Chris Maume: Sport on TV

BBC grovels after Castle makes mess of Murray
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This world exclusive, minus any record of Murray's response, came from Andrew Castle during the third set of the young Scot's win over Tim Henman in Basle (BBC2, Wednesday). "He came here to a recording this week," Castle said, giving away the fact that from the Indy offices near Canary Wharf, I was slightly nearer Basle than he was "here" at Television Centre.

"He was last seen wandering the corridors looking for food," Castle continued. He was probably looking for a drink as well, though probably not alcopops.

Castle, whose main claim to fame will always be his poll tax protest at the National Championships, knows something about the brashness of youth.

"This is just so urban," he waxed. "He is skinny up top with nasty little sideburns. He looks scruffy the whole time, which I think is marvellous, in total contrast to the gent he is playing. It's the streetwise Scot against middle England... It's alcopops versus a good red wine."

They can get a bit sensitive north of the border, and in a strange postscript, The Scotsman newspaper must have rung up the BBC about it, for the next day they carried what amounted, bizarrely, to an apology.

"Andrew Castle was trying to be descriptive and not disparaging," a spokeswoman simpered. "He is a huge Andrew Murray fan and was simply trying to capture the moment and the differences between the two players. Sometimes on a live broadcast comments made do not come out entirely as they were intended."

The fuss was more than the match deserved. "It hasn't been the best tennis, but sometimes it never is," Chris Bailey ventured, bearing out that last bit of the Beeb's apology. In fact, the whole programme started badly. You can always rely on the tennis department to flog a dead cliché, so it was odds-on that someone was going to utter the words, "Battle of Britain", and Sue Barker quickly obliged.

Still, at least the BBC cleared the decks. The first set saw off House Invaders, the second Castle in the Country. The decider took out Flog It, and even Ready Steady Cook - sacred ground in the daytime schedules - slimmed down to an anorexic 15 minutes. "I hope you're happy to bear with us on this," Castle apologised, not for the first time. "I know that Ainsley Harriott absolutely adores his tennis."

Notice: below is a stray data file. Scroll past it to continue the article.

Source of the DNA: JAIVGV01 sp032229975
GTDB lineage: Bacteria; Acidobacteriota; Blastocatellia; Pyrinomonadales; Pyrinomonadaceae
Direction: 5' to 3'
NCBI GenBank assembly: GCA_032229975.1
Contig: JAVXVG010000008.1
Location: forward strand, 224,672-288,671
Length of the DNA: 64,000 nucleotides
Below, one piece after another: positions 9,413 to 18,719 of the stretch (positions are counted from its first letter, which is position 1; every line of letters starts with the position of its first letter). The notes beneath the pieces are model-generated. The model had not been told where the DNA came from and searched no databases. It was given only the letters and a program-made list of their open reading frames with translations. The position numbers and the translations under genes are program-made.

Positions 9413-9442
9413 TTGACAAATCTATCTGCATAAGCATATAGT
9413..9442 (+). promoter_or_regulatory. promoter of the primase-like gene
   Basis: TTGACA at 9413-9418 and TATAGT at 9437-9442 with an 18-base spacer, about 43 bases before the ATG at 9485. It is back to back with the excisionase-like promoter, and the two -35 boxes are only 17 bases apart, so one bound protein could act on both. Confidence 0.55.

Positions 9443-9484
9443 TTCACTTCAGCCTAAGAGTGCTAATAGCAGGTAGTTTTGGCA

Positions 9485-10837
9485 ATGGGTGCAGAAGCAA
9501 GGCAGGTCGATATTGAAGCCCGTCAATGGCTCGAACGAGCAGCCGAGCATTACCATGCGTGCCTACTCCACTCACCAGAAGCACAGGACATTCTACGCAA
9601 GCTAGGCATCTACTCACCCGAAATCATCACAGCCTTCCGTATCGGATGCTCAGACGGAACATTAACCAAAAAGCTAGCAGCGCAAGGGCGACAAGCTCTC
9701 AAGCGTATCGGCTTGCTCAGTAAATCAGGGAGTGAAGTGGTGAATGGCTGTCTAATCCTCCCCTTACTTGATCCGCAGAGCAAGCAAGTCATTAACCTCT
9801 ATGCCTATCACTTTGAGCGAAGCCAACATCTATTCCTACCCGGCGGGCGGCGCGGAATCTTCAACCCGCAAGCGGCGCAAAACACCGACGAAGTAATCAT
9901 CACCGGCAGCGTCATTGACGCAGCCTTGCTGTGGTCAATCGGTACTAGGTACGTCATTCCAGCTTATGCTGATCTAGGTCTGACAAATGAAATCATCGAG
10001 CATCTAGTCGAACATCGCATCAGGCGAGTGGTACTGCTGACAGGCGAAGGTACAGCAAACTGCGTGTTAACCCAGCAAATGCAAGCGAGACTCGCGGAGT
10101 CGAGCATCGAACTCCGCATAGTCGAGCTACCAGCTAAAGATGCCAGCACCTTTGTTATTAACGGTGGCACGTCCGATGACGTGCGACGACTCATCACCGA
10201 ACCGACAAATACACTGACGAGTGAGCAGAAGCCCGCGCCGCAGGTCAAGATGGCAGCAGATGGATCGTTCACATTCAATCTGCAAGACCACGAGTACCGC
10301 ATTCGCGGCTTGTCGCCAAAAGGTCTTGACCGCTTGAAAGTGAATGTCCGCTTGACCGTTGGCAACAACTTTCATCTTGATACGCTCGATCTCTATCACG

In his pomp Boris Becker would probably have beaten Henman and Murray more or less at will, not to mention Harriott. Nowadays, having cut his teeth on the German They Think It's All Over, he's performing the same kind of salvage job on the English version (BBC1, Monday) that Jonathan Ross managed a few series ago.

Replacing Phil Tufnell - a big improvement - Becker is relaxed, dry, and sharp. He knew it wasn't going to be long before the subject arose of his broom cupboard quickie so he got there first, seizing on Nasser Hussain's remark about one of his innings that "I wasn't in long enough". Becker didn't miss a beat. "You were not in long enough?"

Another big improvement is Lee Mack taking over as quizmaster from Nick Hancock - a professional comedian instead of a right comedian. His comic flights perk up a clapped-out formula, and he had probably the best line of the night when he said the German version is called "Geoff Hurst has scored again, the lucky bastard".

If Murray has truly arrived, as a sportsman and a star, Becker has certainly made a grand entrance into the world of light entertainment. Though probably no one told him he'd have to negotiate the vast expanses of the darter Andy Fordham, in the "Feel the Sportsman" round.

"What?" he asked in wonderment. "This is a sportsman?"